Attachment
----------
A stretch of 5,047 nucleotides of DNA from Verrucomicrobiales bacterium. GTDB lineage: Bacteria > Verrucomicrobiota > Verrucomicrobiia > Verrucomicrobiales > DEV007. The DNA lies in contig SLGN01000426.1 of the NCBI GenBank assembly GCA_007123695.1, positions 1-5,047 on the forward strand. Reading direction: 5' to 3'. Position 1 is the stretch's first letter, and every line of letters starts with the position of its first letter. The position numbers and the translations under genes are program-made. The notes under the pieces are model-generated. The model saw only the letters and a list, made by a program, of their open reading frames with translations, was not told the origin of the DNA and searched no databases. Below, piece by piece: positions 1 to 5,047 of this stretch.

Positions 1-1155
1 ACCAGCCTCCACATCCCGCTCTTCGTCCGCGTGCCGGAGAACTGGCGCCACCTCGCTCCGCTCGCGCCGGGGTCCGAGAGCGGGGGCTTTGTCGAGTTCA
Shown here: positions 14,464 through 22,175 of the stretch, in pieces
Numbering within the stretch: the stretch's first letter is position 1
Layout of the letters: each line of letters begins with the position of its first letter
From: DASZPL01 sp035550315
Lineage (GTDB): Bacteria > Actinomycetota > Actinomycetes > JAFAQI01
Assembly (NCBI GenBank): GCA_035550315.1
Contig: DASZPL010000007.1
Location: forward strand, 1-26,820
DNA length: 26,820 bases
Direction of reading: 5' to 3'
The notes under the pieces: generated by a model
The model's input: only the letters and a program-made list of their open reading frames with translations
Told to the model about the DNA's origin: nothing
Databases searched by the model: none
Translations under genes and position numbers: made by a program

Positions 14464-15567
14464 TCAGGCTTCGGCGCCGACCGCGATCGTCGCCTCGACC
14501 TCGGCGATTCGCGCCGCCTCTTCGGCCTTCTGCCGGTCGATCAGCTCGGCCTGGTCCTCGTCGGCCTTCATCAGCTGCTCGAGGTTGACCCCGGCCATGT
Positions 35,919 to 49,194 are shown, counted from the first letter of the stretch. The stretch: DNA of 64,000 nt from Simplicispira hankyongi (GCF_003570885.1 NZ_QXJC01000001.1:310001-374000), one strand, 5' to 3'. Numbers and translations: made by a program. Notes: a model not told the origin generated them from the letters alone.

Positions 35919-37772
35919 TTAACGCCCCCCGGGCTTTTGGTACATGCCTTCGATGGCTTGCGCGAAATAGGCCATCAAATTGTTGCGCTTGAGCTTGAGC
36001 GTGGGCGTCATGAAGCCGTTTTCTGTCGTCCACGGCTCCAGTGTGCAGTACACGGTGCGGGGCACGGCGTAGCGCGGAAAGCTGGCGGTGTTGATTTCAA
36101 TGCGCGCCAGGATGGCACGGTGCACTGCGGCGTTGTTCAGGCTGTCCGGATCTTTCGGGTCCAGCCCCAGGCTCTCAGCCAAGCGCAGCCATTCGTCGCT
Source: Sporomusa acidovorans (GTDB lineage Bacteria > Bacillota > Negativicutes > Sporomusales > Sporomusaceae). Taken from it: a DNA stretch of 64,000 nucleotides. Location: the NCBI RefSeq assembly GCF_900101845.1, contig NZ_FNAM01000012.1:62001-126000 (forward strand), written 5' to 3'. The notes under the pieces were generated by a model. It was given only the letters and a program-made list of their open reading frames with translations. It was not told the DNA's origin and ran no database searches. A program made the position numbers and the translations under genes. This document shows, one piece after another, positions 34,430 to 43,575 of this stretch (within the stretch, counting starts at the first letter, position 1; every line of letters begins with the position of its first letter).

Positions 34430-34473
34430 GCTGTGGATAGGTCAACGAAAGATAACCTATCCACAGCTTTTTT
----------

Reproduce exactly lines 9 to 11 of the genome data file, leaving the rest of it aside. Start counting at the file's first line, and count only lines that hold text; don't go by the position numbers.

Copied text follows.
Assembly (NCBI GenBank): GCA_035550315.1
Contig: DASZPL010000007.1
Location: forward strand, 1-26,820